Petitioner's attack upon the sufficiency of the evidence [26 Cal. 2d 277] falls before the substantial proof contained in the record in support of the findings.  The plea of full repayment as a mitigating circumstance is met by the fact that the repayment was made only under the pressure of an attorney's demand and the pendency of the present proceeding.
 The notice to show cause was sufficient. It charged the facts concerning the $500 transaction, with specific allegations as to petitioner's refusal to return the money, and his expenditure of it for his own personal use. It charged petitioner not only with commingling but also with violation of his oath and duties as an attorney within the meaning of section 6103 of the State Bar Act, as prescribed by sections 6067 and 6068, with violation of rule 9 of the Rules of Professional Conduct, and with the commission of acts involving moral turpitude and dishonesty within the meaning of section 6106. The allegations were not limited, as petitioner argues, to accusations of commingling, and the evidence supports not only the finding on that accusation but also the conclusion that petitioner committed the other violations mentioned.
[1b] Petitioner complains that although he was not charged with any act of prior misconduct, nevertheless the local committee received in evidence his entire disciplinary record, including twelve complaints which were disposed of after preliminary investigation and which did not result in the issuance of a notice to show cause, and one formal proceeding which was dismissed by the Board of Governors. A new rule of procedure subsequently adopted by the board and now in effect limits the introduction of a prior record. At the time this matter was heard by the committee and reviewed by the board, however, there was no prohibition against the admission of such evidence. The findings of the committee show that it considered the prior record in making its decision to recommend disbarment rather than suspension, but there is no indication that the board also considered that record in recommending a period of suspension. This court has not included the prior record in its consideration in holding that petitioner has failed to sustain the burden of showing that the findings are not supported, and in imposing the degree of discipline recommended by the Board of Governors. (Herron v. State Bar, 24 Cal. 2d 53 [147 P.2d 543]; Copren v. State Bar, 25 Cal. 2d 129, 139 [152 P.2d 729].) [26 Cal. 2d 278]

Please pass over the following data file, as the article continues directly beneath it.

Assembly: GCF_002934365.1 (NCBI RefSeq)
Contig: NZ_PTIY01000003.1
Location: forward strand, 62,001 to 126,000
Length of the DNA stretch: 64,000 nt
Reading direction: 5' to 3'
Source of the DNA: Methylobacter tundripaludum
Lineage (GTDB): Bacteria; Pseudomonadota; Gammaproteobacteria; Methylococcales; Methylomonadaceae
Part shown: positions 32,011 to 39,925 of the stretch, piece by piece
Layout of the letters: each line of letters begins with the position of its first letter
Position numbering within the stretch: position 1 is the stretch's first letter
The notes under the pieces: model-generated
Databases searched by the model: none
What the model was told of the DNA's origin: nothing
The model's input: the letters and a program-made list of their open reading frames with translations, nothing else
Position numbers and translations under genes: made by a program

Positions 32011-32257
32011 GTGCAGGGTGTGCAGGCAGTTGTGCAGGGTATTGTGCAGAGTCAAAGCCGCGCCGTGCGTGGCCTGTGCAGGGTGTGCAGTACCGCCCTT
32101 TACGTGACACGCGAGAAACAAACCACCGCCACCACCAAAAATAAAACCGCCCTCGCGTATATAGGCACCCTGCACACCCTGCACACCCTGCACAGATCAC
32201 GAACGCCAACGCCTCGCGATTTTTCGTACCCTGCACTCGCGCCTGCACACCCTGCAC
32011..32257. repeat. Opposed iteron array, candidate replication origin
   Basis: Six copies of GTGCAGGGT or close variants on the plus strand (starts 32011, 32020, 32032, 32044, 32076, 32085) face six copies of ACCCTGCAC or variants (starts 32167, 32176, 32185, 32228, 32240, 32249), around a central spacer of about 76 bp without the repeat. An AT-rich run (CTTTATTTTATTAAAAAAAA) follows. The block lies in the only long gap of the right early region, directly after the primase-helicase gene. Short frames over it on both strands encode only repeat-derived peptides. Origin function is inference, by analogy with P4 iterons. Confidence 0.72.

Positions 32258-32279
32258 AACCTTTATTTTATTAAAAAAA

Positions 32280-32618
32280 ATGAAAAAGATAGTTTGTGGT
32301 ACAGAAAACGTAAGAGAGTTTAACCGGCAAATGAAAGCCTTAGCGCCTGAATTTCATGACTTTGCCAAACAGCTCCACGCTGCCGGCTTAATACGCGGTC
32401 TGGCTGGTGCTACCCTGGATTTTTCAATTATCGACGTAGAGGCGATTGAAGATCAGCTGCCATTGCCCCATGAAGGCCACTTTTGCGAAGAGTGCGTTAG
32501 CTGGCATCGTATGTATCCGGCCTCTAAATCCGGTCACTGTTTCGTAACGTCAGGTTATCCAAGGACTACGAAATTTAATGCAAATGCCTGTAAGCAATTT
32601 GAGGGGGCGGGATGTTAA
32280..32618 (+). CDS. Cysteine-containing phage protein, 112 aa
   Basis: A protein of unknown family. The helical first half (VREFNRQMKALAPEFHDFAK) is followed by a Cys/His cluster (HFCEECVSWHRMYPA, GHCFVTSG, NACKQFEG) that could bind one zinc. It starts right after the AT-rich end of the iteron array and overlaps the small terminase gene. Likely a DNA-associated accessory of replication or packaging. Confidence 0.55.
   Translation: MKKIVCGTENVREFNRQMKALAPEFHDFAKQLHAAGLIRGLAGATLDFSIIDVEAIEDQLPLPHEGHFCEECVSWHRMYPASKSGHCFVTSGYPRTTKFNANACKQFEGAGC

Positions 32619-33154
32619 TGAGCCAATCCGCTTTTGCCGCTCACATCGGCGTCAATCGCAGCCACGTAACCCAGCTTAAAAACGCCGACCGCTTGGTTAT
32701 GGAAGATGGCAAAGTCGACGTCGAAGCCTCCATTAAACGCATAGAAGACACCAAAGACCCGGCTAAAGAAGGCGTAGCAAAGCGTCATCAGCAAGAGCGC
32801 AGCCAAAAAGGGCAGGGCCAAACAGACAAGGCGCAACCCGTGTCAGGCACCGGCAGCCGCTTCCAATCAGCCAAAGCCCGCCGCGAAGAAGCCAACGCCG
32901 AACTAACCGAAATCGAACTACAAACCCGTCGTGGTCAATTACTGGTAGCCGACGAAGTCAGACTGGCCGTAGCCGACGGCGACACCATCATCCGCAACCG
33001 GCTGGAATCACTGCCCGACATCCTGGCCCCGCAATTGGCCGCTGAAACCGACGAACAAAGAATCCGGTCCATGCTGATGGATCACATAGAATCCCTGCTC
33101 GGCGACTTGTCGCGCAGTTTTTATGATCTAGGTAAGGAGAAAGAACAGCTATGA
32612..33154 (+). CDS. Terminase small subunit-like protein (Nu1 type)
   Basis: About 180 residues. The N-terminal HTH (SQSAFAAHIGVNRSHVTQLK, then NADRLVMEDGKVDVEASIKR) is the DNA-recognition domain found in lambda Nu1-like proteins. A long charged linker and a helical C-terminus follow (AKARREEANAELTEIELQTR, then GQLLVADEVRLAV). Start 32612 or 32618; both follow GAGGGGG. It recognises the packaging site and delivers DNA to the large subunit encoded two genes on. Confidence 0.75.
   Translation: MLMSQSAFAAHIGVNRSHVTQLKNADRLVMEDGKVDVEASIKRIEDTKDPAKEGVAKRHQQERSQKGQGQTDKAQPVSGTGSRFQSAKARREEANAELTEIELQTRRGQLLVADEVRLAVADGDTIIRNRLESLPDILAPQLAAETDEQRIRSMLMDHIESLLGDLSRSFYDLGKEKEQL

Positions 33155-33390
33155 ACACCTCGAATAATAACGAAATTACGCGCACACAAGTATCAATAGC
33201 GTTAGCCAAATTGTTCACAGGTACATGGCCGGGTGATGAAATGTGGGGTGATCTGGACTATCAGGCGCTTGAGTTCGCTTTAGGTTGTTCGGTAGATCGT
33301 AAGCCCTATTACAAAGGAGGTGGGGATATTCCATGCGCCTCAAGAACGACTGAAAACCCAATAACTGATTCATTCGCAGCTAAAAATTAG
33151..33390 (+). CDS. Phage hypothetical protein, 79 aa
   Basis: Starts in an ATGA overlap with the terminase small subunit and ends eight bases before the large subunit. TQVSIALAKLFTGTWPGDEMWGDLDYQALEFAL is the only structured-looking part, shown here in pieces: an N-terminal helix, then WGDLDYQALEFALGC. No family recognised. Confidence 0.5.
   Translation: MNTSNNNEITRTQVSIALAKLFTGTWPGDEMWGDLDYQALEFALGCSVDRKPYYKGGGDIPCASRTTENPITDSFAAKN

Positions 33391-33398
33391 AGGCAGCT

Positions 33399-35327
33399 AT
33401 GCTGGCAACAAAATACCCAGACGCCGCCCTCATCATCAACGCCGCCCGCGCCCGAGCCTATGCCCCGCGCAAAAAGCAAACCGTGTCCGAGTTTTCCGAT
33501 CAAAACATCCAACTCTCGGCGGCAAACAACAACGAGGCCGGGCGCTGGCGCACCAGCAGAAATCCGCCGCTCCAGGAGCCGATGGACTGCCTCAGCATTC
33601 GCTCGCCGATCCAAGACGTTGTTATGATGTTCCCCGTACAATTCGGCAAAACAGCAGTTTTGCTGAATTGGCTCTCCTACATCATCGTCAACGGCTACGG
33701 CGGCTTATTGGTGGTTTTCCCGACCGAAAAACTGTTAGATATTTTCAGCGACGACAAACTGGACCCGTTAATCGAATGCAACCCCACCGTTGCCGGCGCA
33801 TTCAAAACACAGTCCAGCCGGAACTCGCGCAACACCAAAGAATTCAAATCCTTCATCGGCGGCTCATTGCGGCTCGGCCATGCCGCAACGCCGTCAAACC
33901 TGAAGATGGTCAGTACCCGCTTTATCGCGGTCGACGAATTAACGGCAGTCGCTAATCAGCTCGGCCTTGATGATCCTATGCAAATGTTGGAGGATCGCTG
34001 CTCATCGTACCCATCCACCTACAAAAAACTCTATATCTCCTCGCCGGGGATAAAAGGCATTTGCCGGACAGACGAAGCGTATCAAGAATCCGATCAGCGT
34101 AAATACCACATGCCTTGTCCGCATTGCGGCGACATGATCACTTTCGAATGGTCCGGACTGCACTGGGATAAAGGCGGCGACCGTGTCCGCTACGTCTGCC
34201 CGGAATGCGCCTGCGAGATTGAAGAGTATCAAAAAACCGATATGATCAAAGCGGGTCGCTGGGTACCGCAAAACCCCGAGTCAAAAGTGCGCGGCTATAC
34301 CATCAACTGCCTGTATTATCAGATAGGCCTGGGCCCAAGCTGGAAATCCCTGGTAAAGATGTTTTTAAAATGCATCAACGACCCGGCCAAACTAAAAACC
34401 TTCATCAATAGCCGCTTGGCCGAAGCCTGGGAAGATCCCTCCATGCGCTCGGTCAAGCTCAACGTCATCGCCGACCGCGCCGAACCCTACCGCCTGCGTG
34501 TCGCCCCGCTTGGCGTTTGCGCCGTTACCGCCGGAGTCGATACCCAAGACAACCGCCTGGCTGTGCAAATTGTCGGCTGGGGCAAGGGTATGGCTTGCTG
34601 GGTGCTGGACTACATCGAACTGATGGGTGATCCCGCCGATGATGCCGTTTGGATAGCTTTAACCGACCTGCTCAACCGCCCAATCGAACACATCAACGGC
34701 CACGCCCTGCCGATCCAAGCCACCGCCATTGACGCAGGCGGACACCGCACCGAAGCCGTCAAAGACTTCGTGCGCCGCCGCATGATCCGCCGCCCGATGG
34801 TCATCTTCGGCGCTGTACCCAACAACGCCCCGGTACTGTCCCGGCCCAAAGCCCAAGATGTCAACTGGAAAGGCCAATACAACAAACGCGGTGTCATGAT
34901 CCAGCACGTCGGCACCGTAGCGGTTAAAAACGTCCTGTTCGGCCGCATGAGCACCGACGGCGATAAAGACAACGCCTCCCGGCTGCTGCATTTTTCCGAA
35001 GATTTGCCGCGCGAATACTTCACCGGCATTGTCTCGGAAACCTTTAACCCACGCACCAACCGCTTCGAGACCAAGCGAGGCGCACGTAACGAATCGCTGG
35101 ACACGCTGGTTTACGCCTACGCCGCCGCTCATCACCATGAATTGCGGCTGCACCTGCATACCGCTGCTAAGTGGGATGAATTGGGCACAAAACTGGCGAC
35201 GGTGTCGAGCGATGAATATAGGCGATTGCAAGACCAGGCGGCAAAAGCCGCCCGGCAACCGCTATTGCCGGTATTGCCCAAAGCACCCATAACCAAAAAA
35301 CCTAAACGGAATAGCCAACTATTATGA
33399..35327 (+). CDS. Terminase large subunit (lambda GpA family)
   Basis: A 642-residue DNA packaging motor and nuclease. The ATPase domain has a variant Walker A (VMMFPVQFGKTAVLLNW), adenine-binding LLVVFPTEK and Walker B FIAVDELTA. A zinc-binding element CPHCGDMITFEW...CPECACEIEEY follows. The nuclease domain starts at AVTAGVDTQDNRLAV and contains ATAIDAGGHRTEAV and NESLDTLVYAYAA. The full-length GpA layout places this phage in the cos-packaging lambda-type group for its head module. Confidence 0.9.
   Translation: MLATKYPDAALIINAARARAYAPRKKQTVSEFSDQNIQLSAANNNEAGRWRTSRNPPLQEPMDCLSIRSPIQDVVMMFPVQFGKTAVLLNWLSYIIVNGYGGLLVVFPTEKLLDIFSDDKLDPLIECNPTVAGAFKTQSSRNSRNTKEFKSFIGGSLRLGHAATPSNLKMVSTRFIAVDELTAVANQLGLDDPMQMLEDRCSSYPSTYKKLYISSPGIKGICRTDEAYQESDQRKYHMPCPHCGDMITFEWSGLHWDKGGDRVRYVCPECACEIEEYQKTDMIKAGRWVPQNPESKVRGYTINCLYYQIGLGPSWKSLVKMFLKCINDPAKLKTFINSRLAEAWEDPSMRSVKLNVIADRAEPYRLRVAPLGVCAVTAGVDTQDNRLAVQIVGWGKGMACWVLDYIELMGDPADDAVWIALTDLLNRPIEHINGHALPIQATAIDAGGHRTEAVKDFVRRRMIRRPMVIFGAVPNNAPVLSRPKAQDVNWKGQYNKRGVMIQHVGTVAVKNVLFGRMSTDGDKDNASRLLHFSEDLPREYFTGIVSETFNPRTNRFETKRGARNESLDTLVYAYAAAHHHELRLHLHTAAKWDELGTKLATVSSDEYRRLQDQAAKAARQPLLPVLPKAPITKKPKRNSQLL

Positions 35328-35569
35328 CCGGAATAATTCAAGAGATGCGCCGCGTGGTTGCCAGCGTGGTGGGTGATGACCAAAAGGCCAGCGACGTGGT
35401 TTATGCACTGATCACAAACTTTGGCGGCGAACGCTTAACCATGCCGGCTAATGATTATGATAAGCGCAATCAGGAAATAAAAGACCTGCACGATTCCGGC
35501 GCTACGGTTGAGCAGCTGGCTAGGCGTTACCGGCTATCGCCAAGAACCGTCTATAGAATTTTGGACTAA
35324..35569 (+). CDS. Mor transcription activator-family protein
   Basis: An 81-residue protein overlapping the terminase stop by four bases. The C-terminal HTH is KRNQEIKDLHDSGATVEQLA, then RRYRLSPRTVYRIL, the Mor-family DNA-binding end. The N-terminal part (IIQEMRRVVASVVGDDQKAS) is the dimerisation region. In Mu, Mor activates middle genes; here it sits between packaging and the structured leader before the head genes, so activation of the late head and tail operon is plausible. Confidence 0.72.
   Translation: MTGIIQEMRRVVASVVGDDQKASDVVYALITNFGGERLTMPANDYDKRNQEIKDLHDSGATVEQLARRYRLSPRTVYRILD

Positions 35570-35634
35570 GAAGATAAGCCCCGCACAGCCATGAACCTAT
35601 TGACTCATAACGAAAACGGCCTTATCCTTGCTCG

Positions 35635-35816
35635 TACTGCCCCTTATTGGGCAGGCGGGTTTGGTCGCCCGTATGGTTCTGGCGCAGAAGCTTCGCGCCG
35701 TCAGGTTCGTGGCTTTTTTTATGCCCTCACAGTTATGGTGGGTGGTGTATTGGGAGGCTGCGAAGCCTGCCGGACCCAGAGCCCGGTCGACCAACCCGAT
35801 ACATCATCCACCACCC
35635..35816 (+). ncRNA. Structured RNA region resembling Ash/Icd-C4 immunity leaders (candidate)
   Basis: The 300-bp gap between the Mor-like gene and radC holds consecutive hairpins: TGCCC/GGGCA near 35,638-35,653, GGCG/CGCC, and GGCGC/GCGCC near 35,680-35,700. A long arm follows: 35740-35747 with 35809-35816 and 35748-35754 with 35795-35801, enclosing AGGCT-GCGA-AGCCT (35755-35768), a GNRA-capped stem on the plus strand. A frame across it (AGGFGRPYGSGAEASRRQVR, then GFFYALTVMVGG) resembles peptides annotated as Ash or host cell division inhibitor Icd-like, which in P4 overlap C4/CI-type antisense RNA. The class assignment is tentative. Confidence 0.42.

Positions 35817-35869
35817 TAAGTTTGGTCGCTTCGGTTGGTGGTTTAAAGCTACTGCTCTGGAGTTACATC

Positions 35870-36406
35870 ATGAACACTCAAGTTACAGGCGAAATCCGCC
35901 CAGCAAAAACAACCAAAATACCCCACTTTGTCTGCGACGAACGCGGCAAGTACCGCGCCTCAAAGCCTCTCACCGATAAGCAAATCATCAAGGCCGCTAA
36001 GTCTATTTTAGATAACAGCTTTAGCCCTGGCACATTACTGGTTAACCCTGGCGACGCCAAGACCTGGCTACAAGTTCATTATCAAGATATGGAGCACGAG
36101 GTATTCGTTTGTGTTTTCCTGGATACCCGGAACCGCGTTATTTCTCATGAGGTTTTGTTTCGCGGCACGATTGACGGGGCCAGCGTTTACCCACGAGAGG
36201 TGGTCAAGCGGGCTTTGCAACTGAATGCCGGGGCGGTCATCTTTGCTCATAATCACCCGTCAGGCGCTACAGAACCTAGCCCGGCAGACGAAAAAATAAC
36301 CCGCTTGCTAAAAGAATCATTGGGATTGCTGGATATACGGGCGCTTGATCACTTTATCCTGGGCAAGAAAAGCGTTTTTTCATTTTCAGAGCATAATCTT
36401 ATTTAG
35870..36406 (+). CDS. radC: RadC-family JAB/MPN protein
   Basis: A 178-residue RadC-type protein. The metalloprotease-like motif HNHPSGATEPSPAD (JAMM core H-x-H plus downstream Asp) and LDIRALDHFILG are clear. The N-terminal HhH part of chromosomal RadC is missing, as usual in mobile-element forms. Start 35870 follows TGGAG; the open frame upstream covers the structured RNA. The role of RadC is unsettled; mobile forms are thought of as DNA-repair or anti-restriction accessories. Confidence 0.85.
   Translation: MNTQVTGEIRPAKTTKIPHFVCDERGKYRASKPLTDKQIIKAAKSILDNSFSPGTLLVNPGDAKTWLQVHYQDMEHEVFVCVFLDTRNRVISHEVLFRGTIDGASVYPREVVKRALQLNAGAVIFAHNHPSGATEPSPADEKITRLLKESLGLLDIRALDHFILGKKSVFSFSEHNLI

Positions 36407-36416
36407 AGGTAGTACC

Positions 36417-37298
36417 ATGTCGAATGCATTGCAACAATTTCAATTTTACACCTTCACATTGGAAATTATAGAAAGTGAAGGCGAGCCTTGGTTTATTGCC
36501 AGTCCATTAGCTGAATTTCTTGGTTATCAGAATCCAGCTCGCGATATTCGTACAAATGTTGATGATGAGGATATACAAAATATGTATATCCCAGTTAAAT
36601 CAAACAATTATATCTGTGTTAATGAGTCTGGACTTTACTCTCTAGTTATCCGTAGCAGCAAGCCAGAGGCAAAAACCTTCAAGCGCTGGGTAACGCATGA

It is ordered that the petitioner Lloyd Cornelius Griffith be and he is hereby suspended from the practice of the law in this state for the period of three years, commencing thirty days after the date of the filing of this order.
Schauer, J., did not participate therein.